However, Intel has disclosed plans to develop a new processor architecture, designed specifically to offer low power consumption, which could be available in the 2002 or 2003 timeframe. "We think the mobile PC market is growing enough that it makes sense to offer different products designed just for that market," said Frank Spindler, vice president of the Intel architecture group and general manager for the mobile platforms group.
Spindler explained that the company's 0.18- and 0.13-micron processes are a key part of its plans to reduce power consumption and that they expect to launch a Pentium III chip running at speeds over 1 GHz, with power dissipation of about 1.5 W by mid 2001. Pushing into 2002, he expects to see 500- and 600-MHz processors that dissipate less than a half-watt. The company will begin shifting to the 0.13-micron node in the first half of next year, which will further reduce power consumption.
All of this activity may likely threaten Transmeta's place as the sole vendor of ultralow-power chips. "Intel is certainly getting concerned about Transmeta," noted Linley Gwennap, principal analyst for market research firm The Linley Group in Mountain View, Calif. "Intel is starting to realize that there is a market demand out there."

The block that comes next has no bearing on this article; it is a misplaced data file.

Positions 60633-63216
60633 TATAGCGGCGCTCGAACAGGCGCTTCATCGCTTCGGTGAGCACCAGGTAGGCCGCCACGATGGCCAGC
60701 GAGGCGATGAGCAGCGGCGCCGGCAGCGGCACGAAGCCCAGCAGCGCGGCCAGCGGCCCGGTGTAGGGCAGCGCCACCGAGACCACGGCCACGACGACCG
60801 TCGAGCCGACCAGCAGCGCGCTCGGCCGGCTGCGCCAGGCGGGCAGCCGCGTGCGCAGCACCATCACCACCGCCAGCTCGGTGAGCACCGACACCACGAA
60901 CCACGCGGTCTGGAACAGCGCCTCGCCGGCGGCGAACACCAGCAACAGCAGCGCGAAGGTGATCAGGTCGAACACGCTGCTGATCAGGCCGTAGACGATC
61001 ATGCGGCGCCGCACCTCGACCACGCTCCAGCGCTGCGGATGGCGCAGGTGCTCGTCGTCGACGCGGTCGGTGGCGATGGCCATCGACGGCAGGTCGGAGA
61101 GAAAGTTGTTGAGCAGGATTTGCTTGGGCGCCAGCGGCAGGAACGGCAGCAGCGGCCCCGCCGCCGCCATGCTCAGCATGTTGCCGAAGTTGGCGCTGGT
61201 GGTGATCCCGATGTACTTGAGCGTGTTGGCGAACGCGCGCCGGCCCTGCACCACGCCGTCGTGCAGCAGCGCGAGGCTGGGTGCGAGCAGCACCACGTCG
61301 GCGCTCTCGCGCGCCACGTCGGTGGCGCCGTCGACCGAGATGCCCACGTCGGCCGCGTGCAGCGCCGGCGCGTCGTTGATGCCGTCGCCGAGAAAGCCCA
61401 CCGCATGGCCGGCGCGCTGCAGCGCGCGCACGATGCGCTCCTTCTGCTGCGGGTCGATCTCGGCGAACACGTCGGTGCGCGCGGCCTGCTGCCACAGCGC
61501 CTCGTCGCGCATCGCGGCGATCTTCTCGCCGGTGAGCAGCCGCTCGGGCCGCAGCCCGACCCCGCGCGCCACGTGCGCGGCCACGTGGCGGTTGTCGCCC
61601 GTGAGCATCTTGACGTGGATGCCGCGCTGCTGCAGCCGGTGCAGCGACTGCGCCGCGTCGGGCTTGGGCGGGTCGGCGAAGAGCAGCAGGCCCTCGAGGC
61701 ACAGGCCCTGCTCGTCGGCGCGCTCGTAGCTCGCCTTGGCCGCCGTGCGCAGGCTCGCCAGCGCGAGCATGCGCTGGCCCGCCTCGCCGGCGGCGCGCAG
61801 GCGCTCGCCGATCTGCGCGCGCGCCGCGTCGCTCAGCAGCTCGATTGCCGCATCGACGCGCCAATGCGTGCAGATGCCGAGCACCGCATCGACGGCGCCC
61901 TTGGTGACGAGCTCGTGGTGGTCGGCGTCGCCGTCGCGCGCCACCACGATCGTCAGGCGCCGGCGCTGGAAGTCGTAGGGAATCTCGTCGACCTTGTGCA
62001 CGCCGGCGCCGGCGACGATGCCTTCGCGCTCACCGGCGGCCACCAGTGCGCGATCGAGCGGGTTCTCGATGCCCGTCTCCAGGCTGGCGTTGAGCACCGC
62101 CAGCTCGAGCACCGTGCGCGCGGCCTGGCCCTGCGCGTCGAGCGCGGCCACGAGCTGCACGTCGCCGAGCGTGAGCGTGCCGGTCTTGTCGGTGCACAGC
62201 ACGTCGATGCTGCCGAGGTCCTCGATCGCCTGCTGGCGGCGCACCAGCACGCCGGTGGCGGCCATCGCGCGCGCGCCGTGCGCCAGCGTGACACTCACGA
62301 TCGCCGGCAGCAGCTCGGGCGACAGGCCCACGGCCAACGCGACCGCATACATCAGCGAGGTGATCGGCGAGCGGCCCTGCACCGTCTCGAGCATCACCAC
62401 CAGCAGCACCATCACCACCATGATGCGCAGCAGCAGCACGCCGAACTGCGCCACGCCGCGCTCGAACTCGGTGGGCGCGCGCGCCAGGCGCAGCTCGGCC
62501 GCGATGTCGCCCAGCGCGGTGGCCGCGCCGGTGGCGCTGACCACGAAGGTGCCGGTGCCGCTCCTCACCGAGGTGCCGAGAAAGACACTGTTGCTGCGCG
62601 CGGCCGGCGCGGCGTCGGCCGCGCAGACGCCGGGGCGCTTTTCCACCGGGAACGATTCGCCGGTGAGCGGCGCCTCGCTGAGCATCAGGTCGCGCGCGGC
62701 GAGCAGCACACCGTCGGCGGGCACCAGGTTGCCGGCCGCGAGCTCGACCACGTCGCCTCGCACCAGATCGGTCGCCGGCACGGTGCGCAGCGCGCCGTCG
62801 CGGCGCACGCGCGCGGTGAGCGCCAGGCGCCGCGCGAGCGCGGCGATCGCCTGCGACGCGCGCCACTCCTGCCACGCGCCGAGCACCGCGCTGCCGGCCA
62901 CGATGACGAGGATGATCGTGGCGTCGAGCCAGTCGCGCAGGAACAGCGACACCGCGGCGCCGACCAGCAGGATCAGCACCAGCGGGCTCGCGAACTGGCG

Gwennap noted that Intel has not always been the first company to recognize a market opportunity, but once it decides to shift strategy, it is aggressive about moving into and trying to dominate a market segment. This is exactly what happened a few years ago, as Intel rival Advanced Micro Devices Inc. began to make a play for the low-end systems with its line of K6 chips. AMD was followed into that space by Rise Technology Co., Integrated Device Technology Inc. and National Semiconductors Corp.'s Cyrix unit.
Intel finally made a play for that segment by introducing the Celeron chip in 1998, and after a slow start, Celeron began to gain significant market share. That year was marked by price wars in the processor market and significant financial losses by AMD. After failing to ever win a major design win, Rise has quietly shifted its strategy to the embedded processor market. IDT and National have both sold off their processor divisions, and AMD is seeing success only after introducing a high-end processor, the Athlon. "Intel may be slow to move, but it usually hits its target," Gwennap said.
While Rise and IDT never really seemed to take off, analyst Brookwood points out that Transmeta already has some solid momentum. Besides design wins at four notebook vendors, the Crusoe is on deck to appear in a system produced by Gateway Inc. in a joint venture with America Online. "Transmeta has lined up some reasonable OEM partners," he said. "It clearly has a stake in the ground."
Transmeta's Hurst notes that while Intel may be detailing its road map for low-power devices but said there is a big difference between showing off a road map and actually delivering a product.
However, Gwennap said that Intel's history demonstrates that it would not be showing a road map if it had no intention to deliver those products. "Today, OEMs are flocking to the Crusoe because there is no real alternative at those power levels," he said. "But once Intel offers a competitive product it will become a more complicated issue, and Transmeta will have trouble holding onto the business it's got now."